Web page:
Of course it is, officially, a crime to hack into other people’s correspondence, and those journalists who explored the messages of celebrities on behalf of Rupert Murdoch’s newspapers have had to pay a severe price, with several of them now in jail. But they acted in the same spirit as the intrusive journalists of former times who kept vigil from the house across the road, or who followed celebrities on motorbikes. Only the technology had changed. The left-wing Guardian newspaper mounted its high horse in condemnation of Rupert Murdoch’s empire, implying that journalists of leftist convictions would never stoop so low. As someone whose e-mails have been stolen and published by the Guardian, I found this less than convincing. But it reminded me that journalists have always breached the bounds of privacy when they thought they could get away with it. What has changed is the technology of communication, which has implied that there are no longer any bounds to breach. People carry round their lives in a gadget, which they might leave behind on a train for anyone to pick up or throw away.
COMMUNICATION IS NOT like other human actions, something that we might feel free not to engage in. It is the essence of human life. We are social creatures, whose personalities emerge from our interactions; all that we value and all that we fear has its source in communication. Hence these gadgets, which change the form and the scope of our communications, are less our servants than our masters. The adventures to which they tempt us are easy to embark on and seem to be entirely without danger. We travel round the world with the click of a mouse; we visit friends and strangers on the screen, twitter into the void and post on our Facebook walls all the things we want the world to know. We sit at our desks and enjoy every kind of thrill at no cost in danger. So we think. In fact we are caught in the worldwide web like flies, wriggling in the suffocating bonds of communication. And we don’t know the way back; we are sitting at our desks, but far, far indeed from home.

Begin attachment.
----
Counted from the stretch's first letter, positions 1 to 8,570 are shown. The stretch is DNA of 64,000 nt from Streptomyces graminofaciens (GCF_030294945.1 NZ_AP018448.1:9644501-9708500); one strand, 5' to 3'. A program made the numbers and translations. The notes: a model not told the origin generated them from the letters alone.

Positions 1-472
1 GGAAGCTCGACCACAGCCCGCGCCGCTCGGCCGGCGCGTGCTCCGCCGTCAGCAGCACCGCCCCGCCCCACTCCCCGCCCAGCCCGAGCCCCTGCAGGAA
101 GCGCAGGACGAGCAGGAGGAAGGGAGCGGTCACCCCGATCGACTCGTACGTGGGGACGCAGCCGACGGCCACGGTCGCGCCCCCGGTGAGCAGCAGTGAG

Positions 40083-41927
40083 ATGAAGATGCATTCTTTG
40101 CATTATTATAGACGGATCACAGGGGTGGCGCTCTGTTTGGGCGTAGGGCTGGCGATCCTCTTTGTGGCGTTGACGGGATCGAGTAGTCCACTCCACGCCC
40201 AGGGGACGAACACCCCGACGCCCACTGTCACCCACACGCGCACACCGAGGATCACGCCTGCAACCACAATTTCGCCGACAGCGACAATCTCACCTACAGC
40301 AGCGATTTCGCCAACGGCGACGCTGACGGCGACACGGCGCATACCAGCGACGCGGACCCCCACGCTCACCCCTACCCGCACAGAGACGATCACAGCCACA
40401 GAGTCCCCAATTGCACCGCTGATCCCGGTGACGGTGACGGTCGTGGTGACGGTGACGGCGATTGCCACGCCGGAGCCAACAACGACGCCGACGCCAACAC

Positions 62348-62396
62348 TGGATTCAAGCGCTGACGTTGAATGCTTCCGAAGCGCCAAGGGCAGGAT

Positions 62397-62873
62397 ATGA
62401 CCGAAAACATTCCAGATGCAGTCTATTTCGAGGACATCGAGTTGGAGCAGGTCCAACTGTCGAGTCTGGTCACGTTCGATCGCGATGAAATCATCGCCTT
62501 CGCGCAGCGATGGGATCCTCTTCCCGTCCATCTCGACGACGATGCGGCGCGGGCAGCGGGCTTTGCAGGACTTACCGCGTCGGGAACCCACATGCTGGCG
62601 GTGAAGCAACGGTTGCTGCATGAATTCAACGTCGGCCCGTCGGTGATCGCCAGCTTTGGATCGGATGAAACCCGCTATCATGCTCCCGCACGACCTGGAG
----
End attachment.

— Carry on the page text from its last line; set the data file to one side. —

As we now know, it is not only messages but also images that can get stolen and shown to the world. What an adventure, to take a picture of yourself all naked, and send it to your boyfriend of the moment. The cell phone is there, asking you to do it. And what’s the problem, when nobody sees? Unfortunately what one person sees everyone can see. Women discover their nude image in the cell phones of friends and enemies, in the fantasies of strangers, in the lustful plans of predatory men and displayed all over cyberspace. How to get back home from this one? We should not be surprised that one girl, unable to live with her prostituted image, has committed suicide, and that celebrities like Scarlett Johansson are now vainly trying to rub their naked bottoms off a million computer screens.
The problem is not the use to which the gadget has been put, but the gadget itself. These gadgets full of messages stand at the door of your life, asking to take over. And young people, who have no defenses against them, very quickly invite them in. Parents like to think that, by providing their child with such a gadget, they are providing him or her with a mere instrument, something that can be used for legitimate purposes that already exist–like letting your parents know where you are and when to collect you. In fact they are providing their child with a new master, one designed to take over the person who holds it.
Roger Scruton is a visiting scholar at AEI.